6DEFINITIONS............................................................................................................................................................27
7REFERENCES.............................................................................................................................................................42
APPENDIXA......................................................................................................................................................46
TABLE1:MEASUREMENTMETHODS................................................................................................................................46
TABLE2:COMMONGASSAMPLING&ANALYSISMETHODS.................................................................................................47

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APPENDIXB......................................................................................................................................................48
SAMPLECONTRACTMEASUREMENTANDGASQUALITYCLAUSES..........................................................................................48
APPENDIXC......................................................................................................................................................53
TARIFFSURVEYDATA....................................................................................................................................................53
HISTOGRAMSOFTARIFFSURVEYDATA.............................................................................................................................64
APPENDIXD......................................................................................................................................................75
FORMFORPROPOSALSONAGAREPORTNO.4A,DECEMBER2009........................................................................75

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1 Purpose and Scope


This report is published as a guidance document to establish a common framework, as well as
an industry-wide reference tool for natural gas quality and measurement provisions in contracts
or tariffs. It provides an explanation of terminology and examples of representative
measurement and gas quality clauses for natural gas flowing through the North American
pipeline grid. Specific values or numbers in this report are provided as typical examples and are
not intended to take precedence over existing contract or tariff values or to serve as industrywide standards. Rather, the document describes typical gas quality constituents and parameters
with associated limits employed to minimize potential end-use impacts. The primary focus is to
provide technical information for use in tariffs or contracts, including checklists, that promotes
the safety and reliability of gas transmission and distribution infrastructure while maximizing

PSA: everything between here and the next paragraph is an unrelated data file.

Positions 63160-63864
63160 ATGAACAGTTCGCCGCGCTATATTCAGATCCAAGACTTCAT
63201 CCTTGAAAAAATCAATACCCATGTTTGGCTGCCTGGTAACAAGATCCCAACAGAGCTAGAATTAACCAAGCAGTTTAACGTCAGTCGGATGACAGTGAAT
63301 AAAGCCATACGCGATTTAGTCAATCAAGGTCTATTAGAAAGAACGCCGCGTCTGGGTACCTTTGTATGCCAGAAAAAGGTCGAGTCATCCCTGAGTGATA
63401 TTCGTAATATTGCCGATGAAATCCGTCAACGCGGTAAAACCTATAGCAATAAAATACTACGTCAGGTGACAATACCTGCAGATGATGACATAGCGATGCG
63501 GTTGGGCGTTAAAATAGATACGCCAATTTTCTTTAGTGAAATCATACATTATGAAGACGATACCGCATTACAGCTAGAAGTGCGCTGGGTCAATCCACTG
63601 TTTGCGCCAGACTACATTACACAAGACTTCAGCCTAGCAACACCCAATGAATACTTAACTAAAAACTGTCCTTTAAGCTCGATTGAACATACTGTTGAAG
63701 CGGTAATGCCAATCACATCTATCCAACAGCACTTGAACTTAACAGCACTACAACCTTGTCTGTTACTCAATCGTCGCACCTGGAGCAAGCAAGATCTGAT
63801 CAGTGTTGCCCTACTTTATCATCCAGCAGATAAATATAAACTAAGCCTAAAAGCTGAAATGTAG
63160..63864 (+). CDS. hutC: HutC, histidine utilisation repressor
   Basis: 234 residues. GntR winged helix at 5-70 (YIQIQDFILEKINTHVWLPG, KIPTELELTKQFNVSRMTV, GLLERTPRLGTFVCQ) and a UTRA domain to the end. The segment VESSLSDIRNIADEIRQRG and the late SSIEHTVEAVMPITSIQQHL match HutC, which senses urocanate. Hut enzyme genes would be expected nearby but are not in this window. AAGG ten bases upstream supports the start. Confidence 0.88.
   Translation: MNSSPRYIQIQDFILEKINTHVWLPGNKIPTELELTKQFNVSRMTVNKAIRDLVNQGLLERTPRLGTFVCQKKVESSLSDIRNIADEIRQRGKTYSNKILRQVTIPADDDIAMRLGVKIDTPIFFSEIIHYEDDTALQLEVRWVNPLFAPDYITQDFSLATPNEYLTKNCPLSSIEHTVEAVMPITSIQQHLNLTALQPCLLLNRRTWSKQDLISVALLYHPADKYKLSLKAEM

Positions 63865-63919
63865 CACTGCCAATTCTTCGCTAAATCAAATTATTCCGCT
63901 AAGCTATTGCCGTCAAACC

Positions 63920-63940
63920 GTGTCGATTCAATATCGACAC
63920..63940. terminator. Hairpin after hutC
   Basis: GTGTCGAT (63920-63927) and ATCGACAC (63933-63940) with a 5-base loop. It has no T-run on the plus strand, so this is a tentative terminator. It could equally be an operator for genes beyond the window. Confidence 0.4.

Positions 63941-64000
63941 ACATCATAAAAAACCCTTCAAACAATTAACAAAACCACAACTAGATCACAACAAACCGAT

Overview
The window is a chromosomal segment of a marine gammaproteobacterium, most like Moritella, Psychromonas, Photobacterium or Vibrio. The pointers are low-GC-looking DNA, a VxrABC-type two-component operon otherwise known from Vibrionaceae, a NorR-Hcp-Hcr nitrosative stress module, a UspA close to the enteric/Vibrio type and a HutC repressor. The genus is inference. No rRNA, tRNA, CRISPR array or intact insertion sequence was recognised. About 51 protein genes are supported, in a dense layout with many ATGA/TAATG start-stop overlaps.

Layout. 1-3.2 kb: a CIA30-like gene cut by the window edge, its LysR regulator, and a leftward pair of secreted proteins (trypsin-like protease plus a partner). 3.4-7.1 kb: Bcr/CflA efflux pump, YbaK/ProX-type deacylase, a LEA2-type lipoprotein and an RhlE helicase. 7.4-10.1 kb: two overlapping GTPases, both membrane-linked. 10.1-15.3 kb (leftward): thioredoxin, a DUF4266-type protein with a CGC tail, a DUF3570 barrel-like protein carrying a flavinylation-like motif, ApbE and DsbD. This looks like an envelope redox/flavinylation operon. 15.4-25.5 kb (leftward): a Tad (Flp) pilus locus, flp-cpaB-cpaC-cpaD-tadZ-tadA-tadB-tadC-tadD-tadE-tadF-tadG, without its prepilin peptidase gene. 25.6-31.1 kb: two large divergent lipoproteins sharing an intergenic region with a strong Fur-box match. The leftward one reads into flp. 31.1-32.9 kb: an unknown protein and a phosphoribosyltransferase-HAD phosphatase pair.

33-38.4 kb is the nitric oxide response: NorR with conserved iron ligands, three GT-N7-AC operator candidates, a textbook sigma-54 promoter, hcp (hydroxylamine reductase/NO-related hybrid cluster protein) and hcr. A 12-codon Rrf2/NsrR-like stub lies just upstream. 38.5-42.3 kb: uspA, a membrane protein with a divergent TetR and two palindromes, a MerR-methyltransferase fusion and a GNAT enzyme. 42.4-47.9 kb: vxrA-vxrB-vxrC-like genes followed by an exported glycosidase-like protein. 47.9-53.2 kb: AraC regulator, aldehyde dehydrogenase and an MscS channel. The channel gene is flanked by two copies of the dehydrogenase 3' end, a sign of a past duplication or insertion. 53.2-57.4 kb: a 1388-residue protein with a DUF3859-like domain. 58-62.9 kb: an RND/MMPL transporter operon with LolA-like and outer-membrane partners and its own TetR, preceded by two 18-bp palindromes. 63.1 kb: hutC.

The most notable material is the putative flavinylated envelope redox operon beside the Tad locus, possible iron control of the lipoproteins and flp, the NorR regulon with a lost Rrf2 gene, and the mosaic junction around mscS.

supply opportunities and minimizing potential end-use concerns.
Furthermore, this report provides factors to consider when evaluating appropriate limits for gas
quality specifications along with a discussion of available measurement technologies referenced
in documents that specify custody transfer transactions.
Specifically this report includes:

basic measurement and gas quality concepts, including how some constituents or
parameters may impact pipeline systems and end users;
typical ranges of constituent and parameter values found in tariffs and contracts;
definitions for most of the terms commonly found in tariff and contract measurement and
gas quality clauses; and
appendices containing general purpose checklists and sample language for tariff and
contract measurement and gas quality clauses, pipeline tariff survey data and appropriate
references.

2 Gas Measurement and Analysis Considerations


It may be necessary for parties negotiating gas custody transfer contracts or pipeline tariffs to
determine whether the gas will be accounted for in units of energy, volume, or mass delivered or
transported, as well as any data reporting protocols. In most instances, natural gas custody
transfer measurement takes place on an energy basis. However, measurement in volume or
mass units is equally important. The energy and mass concepts combine the quantitative and
qualitative parameters of gas volume measurement into a single unit of measure. It should be
noted that AGA Report No. 5, Natural Gas Energy Measurement, provides additional energy
measurement detail that specifically addresses assumptions and criteria relevant to the
determination of heating value and quantity of energy transferred.

2.1 Terminology/Units
Terms used in the gas industry, although not necessarily consistent with other currently
accepted publications, have historical significance. Contracts generally refer to tariff provisions
for addressing measurement and gas quality specifications. These terms are in many existing
operating and service contracts that form the structure of the gas market and cannot be easily